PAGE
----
Grid Operator Predicts Half Its Customers Will Have Home Battery Storage by 2035
    Leaf vein structure could hold key to extending battery life

    Although the new, faster, cheaper batteries may still be 2 to 3 years away, battery technology already is replacing diesel in many transport markets including trains.

    A diesel-powered express train runs in Akita Prefecture in April last year as railroad buffs standing beside the tracks take photographs. | KYODO

    Railway operators in rural Japan are replacing diesel-guzzling trains with new battery-powered rolling stock, taking advantage of the low-maintenance, environmentally friendly modern technology to cut costs and emissions.

    East Japan Railway Co. began using battery-powered trains on the Oga Line in Akita Prefecture in March, following a similar change on the non-electrified Karasuyama Line in Tochigi Prefecture. Kyushu Railway Co. has also been using battery-powered trains on a non-electrified section of the Chikuho Line in Fukuoka Prefecture.

    Battery-powered trains reduce carbon dioxide emissions by 60 percent compared to diesel engine trains and require lower operational costs because they have no transmissions or engines which are made up of many moving parts and require constant upkeep.

    A high school girl who uses the line in Akita for commuting said the battery-powered trains are “cleaner and quieter” than diesel oil-fueled trains. Riding on them is “more enjoyable,” she added.

    Locals are hoping that the positive image of battery-powered trains will also attract more tourists to the region.

    Of the Japan Railway group lines that stretch around 20,000 km (over 12,000 miles) across the country, 40 percent are not electrified, meaning that on those sections, diesel- or battery-powered rolling stock are required.

    Battery-powered trains have their limits, however.

    Given the current capacity of their batteries, they can transport passengers only up to around 25 km on one charge. To run further, they need special charging stations.Although the introduction of battery-powered trains costs less than electrifying a railway line, the length of each line is a consideration when deciding if the trains are suitable, said Masashi Tonosaki, an East Japan Railway official.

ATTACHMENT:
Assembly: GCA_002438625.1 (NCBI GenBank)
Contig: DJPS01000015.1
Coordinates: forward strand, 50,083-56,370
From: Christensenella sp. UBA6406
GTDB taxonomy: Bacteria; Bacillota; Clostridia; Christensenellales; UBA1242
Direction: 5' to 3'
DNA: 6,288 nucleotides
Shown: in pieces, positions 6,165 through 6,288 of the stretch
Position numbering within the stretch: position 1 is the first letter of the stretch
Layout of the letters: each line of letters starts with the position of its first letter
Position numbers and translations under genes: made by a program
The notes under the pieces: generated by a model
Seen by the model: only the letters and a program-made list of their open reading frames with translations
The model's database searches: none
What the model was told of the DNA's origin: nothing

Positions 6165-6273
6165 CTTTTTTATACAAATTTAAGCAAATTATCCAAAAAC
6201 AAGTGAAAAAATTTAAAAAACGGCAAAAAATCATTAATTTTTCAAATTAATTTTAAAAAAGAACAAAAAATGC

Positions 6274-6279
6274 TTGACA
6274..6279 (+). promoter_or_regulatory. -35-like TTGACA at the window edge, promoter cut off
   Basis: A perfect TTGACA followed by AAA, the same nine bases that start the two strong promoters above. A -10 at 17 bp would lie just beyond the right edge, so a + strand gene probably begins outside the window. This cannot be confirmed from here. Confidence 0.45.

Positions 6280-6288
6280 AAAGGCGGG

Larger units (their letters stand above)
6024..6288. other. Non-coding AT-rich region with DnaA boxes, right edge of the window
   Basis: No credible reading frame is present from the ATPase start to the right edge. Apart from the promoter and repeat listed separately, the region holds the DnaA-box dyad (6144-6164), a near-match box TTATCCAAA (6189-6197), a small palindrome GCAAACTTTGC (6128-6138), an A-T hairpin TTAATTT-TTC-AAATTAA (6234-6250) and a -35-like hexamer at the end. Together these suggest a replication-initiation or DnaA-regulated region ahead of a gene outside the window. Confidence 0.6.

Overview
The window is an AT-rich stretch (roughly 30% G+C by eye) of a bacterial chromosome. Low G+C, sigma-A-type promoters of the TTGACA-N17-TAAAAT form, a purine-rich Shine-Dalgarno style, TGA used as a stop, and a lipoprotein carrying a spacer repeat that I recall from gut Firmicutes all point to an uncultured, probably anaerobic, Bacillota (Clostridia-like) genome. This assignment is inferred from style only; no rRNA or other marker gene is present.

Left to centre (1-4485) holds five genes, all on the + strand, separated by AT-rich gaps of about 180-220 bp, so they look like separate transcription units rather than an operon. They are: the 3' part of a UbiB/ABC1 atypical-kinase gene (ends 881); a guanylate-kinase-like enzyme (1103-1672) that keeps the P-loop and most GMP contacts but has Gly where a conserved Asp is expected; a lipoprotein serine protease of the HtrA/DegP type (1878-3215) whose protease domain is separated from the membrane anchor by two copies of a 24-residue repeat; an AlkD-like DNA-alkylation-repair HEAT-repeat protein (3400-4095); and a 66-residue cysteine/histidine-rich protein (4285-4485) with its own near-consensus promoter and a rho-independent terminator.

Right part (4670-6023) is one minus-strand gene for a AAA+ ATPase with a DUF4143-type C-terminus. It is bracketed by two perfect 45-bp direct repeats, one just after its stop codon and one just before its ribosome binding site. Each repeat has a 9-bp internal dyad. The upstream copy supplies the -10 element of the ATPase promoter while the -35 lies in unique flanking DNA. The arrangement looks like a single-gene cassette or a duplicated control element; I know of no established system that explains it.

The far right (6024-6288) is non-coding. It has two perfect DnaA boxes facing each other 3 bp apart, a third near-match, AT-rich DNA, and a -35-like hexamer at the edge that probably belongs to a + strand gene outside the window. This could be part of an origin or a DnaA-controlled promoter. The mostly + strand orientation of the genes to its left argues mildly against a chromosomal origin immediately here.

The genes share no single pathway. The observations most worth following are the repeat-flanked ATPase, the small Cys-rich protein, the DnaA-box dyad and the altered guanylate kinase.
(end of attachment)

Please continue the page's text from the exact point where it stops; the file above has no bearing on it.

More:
i am sure when the new battery technologies come through and on the fly charging options become available we will see more of these trains emerging.

    An earlier battery powered train (just for fun)

    Back in 2015 Panasonic Corporation has secured its most impressive Guinness World Records title to date, setting an all-new record for the Longest distance travelled by a vehicle on a railway track powered by dry cell batteries, completing an impressive 22.615 km (14.05 miles) journey on Yurikougen Railway Chokaisanroku Line, in Akita, Japan.

    As the objective of the attempt was to demonstrate the strength and durability of their signature product, the vehicle was powered solely by Panasonic’s Evolta batteries – 600 of them. The train was built entirely by 13 students from Kawagoe Technical High School in Japan – the “train team” – and it weighed a whopping 1,097 kg.

    Battery Powered Trains in Wales?

    The UK Government is refusing to guarantee it will give Wales a promised £125m contribution for electrifying the Valley Lines if alternative technology is chosen. A Welsh Government transport official has confirmed that it is looking at cheaper alternatives to electrification which could involve battery-powered trains.

    Battery trains have been trialled in parts of the UK as replacements for expensive, heavy diesel trains. Called an Independently Powered Electric Multiple-Unit (IPEMU), the trains are powered by lithium iron magnesium phosphate batteries.

    However there are concerns that the UK Government might not provide the £125m it promised in 2015 for electrification if an alternative technology is chosen. The costs and timescales of railway electrification have risen dramatically since 2014 when David Cameron made the pledge.

    This has led to the Welsh Government using “competitive dialogue” to take soundings from European and Asian rail experts on alternatives for the Valley Lines – potentially including new technology such as battery rolling stock.


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    Grid Operator Predicts Half Its Customers Will Have Home Battery Storage by 2035
    Leaf vein structure could hold key to extending battery life
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